The obtained FTIR spectrum of the γ-Fe2O3@CTAB nanoparticles displayed several distinct peaks indicative of their molecular interactions and vibrational characteristics. Here’s a reformulation of the information provided:

The FTIR spectrum of the γ-Fe2O3@CTAB nanoparticles showed several peaks within specific regions. The peaks observed between 3300-3060 cm-1 were attributed to the electrostatic interaction between the hydroxyl groups of the ammonium fraction in CnTAB adsorbed on the surface of γ-Fe2O3 (OH^-...N+). Two other peaks were identified at 2915 and 2848 cm-1, which were associated with the vibration of different CH bands of the -CH2 group in CnTAB. Additionally, two peaks at 1607 and 1409 cm-1 corresponded to the asymmetric and symmetric stretching vibrations of N+CH3, respectively. Another peak at 957 cm-1 was attributed to the out-of-plane CH vibration of CH3. Notably, a strong peak observed at 580 cm-1 indicated the presence of the Fe-O bond stretching vibration in γ-Fe2O3.



The Transmission Electron Microscope (TEM) image displayed in Fig. 5 reveals the presence of spherical-like particles with sizes ranging from 9 to 16 nm. By utilizing the Debye-Scherrer formula, researchers calculated the average crystallite size to be approximately 14 nm, which is consistent with the reported value. This finding presents essential insights into the size of the crystallites under investigation. The Debye-Scherrer formula, derived from X-ray diffraction analysis, allows for estimating the crystallite size based on the broadening of diffraction peaks. In this particular case, the calculated average crystallite size was determined to be around 13 nm.

Moreover, the study also demonstrates a strong agreement between the observed Fe2O3 particle sizes in the TEM image and those calculated from the XRD spectrum using the Scherrer formula.

Additionally, the provided information from another source shows that the Fe3O4/CTAB composite, which is magnetic nanoparticles capped with cetyltrimethylammonium bromide, exhibited high efficiency in removing Cr(VI) from contaminated water. The system achieved a maximum removal efficiency of 95.77% under acidic conditions (pH 4), with a contact time of 12 h and a composite dosage of 12 mg/mL :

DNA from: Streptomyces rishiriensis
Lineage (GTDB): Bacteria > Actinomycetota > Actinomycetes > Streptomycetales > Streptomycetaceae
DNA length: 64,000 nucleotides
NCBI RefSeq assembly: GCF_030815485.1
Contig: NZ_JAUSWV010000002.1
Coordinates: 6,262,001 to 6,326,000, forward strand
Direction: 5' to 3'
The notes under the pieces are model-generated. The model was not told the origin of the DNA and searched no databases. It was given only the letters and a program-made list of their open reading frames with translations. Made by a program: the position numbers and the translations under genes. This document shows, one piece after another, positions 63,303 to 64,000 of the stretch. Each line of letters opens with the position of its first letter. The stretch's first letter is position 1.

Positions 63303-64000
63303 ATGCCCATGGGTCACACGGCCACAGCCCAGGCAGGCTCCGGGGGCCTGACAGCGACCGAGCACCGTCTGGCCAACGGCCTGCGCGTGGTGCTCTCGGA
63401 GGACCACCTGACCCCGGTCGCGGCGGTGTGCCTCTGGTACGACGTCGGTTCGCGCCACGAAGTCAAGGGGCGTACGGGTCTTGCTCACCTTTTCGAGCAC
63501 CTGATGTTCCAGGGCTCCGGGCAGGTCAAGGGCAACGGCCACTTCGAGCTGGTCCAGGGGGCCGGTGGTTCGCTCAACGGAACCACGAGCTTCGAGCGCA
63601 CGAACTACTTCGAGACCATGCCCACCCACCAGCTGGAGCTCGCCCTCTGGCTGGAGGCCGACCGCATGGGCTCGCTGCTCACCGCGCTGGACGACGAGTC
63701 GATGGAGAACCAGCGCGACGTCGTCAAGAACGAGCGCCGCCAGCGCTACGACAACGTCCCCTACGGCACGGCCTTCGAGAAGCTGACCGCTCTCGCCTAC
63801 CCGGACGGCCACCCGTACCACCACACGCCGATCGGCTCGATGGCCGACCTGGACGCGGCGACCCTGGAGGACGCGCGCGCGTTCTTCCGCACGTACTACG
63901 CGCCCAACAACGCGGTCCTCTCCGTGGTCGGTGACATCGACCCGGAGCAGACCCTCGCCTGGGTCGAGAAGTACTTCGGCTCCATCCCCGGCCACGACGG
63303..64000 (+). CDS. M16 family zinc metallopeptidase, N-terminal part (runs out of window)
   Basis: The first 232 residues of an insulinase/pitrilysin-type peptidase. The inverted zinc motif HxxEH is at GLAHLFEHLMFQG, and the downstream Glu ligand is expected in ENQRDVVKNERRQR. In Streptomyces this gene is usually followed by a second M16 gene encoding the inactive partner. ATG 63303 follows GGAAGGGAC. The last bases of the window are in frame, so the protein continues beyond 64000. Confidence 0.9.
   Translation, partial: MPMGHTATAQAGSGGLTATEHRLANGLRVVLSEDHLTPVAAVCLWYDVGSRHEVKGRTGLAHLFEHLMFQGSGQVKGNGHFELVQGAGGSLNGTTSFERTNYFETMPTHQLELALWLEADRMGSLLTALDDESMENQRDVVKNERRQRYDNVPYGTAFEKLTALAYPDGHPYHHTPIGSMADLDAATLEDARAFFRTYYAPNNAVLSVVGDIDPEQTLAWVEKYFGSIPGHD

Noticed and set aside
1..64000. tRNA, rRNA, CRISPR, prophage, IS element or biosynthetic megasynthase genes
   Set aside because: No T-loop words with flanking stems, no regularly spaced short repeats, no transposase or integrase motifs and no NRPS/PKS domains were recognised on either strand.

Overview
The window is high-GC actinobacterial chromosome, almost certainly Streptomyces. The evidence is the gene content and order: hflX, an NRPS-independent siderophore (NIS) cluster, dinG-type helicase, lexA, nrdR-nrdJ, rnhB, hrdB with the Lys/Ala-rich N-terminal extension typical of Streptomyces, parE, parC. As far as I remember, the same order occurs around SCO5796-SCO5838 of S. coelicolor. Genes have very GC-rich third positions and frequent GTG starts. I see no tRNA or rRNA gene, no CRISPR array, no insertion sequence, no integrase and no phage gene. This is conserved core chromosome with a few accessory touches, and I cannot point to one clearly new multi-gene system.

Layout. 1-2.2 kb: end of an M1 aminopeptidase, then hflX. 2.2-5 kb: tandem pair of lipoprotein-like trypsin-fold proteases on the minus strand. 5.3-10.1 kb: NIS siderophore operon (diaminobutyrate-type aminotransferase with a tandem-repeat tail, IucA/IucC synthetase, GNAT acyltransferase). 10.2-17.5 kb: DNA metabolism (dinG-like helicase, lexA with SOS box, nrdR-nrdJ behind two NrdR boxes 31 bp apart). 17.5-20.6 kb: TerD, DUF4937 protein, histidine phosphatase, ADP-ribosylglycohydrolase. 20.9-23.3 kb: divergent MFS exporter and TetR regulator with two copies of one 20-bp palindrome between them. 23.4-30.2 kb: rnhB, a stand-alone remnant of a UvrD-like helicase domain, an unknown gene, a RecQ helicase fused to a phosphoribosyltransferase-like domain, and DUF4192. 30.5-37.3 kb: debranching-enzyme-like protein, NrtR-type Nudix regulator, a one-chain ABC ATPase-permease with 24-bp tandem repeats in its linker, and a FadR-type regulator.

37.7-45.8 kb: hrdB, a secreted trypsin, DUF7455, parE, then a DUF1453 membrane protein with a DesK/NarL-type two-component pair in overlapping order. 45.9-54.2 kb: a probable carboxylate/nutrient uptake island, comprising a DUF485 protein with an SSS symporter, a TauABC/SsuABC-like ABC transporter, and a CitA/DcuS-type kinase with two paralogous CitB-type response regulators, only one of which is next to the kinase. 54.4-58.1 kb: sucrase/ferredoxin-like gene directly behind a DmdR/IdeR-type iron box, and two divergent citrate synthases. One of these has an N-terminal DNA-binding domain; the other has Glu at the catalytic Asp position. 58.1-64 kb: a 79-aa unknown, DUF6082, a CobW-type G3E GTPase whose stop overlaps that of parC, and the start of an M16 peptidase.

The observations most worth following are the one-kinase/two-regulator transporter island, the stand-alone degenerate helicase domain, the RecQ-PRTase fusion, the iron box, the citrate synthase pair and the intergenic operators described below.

The TEM image depicted in Fig. 5 revealed spherical-like particles with sizes ranging from 10 to 20 nm for the investigated α-Fe2O3 nanoparticles. The average crystallite size was calculated using the Debye-Scherrer formula and found to be approximately 14 nm. Interestingly, this result was consistent with a previously reported value.

The Debye-Scherrer formula, derived from X-ray diffraction analysis, is a valuable tool for estimating the size of crystallites based on the broadening of diffraction peaks. In this study, it was applied to determine the average crystallite size of the α-Fe2O3 nanoparticles, and the calculated value was around 14 nm. Remarkably, this size estimation was in strong agreement with the sizes of the Fe2O3 particles observed in the TEM image and those obtained from the XRD spectrum using the Scherrer formula.

The agreement between the TEM image and the XRD analysis provides valuable information about the size of the crystallites in the investigated α-Fe2O3 nanoparticles, supporting the reliability of the characterization techniques employed in this research.


Effect of functionalization on adsorption

Notably, the elimination percentage of Cr(VI) using the Fe3O4@CTAB nanoparticles reached 97%, which was higher than the elimination achieved with other nanoparticles, as it did not exceed 87%.

The study demonstrates the potential of magnetic nanoparticles, such as Fe3O4, as efficient sorbents for the removal of various pollutants from aqueous solutions and effluents. The prepared nanoparticles were characterized through X-ray diffraction, transmission electron microscopy, Fourier transform infrared spectroscopy, and vibrating sample magnetometry, with diameters ranging from 10 to 15 nm. The adsorption of Ni(II) and Cr(VI) from diluted aqueous solutions onto Fe3O4 nanoparticles was investigated, and the removal efficiency was found to be highly dependent on solution pH.Cr(VI) removal was greater in the acidic range, while Ni(II) removal was more significant in the basic range of solutions.